- Edward Aschoff, College Football
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HOOVER, Ala. -- Ace Sanders didn’t always want to be the guy.
As a kid, he wanted to take things away from the guy. He wanted to be the one who ruined things for the offensive guy and stopped the best players.
That was until tackling became harder and more painful as he got older and everyone around him got bigger. Then, he was all about making plays and having the glory as a highlight reel-making wide receiver.
Now, he has as big a chance as ever, as he steps into the go-to role at South Carolina.
“The coaches handed the reins over to me,” Sanders said at SEC media days Tuesday. “I look over the group to make sure they know where they’re going. I have to make sure they’re on the same level as me.”
With former All-SEC stud Alshon Jeffery now in the NFL, Sanders has been left to oversee a very unproven wide receiver group in Columbia, S.C. More importantly, he has no choice but to be the guy, as he returns as the Gamecocks’ only receiving threat with 20 or more catches from last season (29).
Coach Steve Spurrier wants to air it out more this year, but he has to find more reliable receiving targets for quarterback Connor Shaw.
Sanders' numbers don’t scream “superstar,” but those around Sanders believe he’s primed for a true breakout season in 2012.
Senior safety D.J. Swearinger said Sanders has been a pain to guard because of his speed and elusiveness. The moves he can make and the separation he gets have left plenty of his defensive teammates frustrated and dizzy during practices.
“Off the line, he’s probably the quickest I’ve very seen,” Swearinger said. “A lot of people say he’s short, but he’s quick. A lot of people think he’s just quick, but he’s also fast -- he runs a 4.3 [40-yard-dash]. He’s a very quick receiver that a lot of nickels and safeties are going to have a lot of trouble with this year.”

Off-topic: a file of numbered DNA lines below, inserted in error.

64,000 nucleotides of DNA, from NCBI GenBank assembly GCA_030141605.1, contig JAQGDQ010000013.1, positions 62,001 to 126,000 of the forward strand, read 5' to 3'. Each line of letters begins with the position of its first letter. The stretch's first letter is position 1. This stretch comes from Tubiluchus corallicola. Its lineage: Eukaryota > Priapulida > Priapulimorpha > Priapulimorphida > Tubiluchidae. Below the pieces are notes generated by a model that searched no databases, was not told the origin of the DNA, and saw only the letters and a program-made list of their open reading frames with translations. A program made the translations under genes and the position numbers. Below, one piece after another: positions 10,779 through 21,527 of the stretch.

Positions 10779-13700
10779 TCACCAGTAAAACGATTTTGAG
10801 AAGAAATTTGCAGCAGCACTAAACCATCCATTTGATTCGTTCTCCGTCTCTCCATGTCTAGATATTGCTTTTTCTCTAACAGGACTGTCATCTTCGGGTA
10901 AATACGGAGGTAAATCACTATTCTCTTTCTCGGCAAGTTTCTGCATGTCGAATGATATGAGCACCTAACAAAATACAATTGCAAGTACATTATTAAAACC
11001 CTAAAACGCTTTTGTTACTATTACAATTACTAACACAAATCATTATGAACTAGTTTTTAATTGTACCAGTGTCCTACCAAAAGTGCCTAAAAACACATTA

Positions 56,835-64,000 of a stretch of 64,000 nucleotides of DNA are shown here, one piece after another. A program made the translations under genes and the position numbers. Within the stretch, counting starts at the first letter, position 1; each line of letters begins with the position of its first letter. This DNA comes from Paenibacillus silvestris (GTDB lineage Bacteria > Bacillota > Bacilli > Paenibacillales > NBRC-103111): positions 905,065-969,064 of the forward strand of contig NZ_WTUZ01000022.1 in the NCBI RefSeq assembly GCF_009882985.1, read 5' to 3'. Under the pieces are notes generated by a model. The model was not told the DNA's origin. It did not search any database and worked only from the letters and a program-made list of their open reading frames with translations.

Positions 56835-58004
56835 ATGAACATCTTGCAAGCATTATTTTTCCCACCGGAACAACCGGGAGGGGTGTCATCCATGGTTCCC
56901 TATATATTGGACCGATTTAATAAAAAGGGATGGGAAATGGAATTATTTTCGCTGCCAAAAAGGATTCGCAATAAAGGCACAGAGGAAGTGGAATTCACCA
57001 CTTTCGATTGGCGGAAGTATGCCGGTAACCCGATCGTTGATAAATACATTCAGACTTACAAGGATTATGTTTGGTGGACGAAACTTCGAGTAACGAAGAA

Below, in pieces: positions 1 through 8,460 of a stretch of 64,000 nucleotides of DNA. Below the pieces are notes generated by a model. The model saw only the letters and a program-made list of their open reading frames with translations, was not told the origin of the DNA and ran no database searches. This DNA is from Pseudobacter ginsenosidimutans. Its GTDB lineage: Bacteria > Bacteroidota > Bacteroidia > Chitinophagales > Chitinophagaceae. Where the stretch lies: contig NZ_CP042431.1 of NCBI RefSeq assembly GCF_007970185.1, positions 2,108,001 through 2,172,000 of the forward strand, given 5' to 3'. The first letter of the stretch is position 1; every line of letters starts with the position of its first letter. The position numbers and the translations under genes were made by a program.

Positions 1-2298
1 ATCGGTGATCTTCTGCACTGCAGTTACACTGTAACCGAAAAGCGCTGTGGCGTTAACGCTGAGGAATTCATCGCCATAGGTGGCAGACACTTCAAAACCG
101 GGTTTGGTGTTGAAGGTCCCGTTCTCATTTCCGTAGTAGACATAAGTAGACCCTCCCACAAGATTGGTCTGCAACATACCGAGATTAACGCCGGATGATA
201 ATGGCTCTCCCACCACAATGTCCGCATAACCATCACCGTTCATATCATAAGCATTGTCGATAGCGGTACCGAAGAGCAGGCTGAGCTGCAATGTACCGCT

For Sanders, who barely stands 5-foot-8 and weighs just 180 pounds, he says he’s going to have to increase his physicality this year. Growing up in south Florida, Sanders never had to worry about his size much because the talent around him was never all that big. In fact, his speed usually made him the more imposing player when he was younger.
“I kind of intimidated guys more than they intimidated me, so I got used to getting to the bigger guys when I got in college,” he said.
But when he was introduced to the SEC, he received a rude awakening.
“My freshman year, I’m lined up in the slot and I got [Dont’a] Hightower from Alabama over top of me and Courtney Upshaw over the middle, and I’m like, ‘These are the guys you want me to block as a freshman? You want me to block these guys?’” he said. “I had to get back in the weight room and hold my ground for a little bit.”
Sanders added 20 pounds and now sits in a position to scare counterparts this fall. Barely recruited by in-state powers Florida and Florida State, the Bradenton, Fla., native is ready to really make a name for himself this fall and he’s ready to help guide South Carolina’s offense.
“Ace has developed into a real top-flight receiver,” Spurrier said. “Of course, he’s always been pretty good. He’s going to have a good year.”
South Carolina will need him to.
HOOVER, Ala. -- Ace Sanders didn’t always want to be the guy.As a kid, he wanted to take things away from the guy. He wanted to be the one who ruined things for the offensive guy and stopped the best players.